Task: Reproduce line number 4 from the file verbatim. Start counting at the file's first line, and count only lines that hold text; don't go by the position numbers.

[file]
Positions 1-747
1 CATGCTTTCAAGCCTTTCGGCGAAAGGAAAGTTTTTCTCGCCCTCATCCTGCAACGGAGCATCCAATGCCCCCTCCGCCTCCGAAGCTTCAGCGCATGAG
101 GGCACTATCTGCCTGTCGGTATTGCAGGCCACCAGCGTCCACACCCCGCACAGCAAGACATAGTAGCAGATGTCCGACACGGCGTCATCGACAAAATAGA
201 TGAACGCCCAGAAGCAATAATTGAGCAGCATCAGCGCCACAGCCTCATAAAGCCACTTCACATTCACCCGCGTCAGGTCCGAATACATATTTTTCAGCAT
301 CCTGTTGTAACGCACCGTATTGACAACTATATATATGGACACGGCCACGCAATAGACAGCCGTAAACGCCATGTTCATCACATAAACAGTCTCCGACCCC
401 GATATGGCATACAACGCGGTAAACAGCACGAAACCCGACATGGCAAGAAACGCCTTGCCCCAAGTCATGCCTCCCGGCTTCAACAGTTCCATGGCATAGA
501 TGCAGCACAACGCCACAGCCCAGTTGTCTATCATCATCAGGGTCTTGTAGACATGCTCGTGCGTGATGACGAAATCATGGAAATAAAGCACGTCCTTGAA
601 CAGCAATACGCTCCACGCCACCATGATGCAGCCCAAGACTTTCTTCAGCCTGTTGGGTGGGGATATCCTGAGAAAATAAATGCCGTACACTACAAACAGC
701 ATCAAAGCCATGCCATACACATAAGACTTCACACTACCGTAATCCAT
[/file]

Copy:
201 TGAACGCCCAGAAGCAATAATTGAGCAGCATCAGCGCCACAGCCTCATAAAGCCACTTCACATTCACCCGCGTCAGGTCCGAATACATATTTTTCAGCAT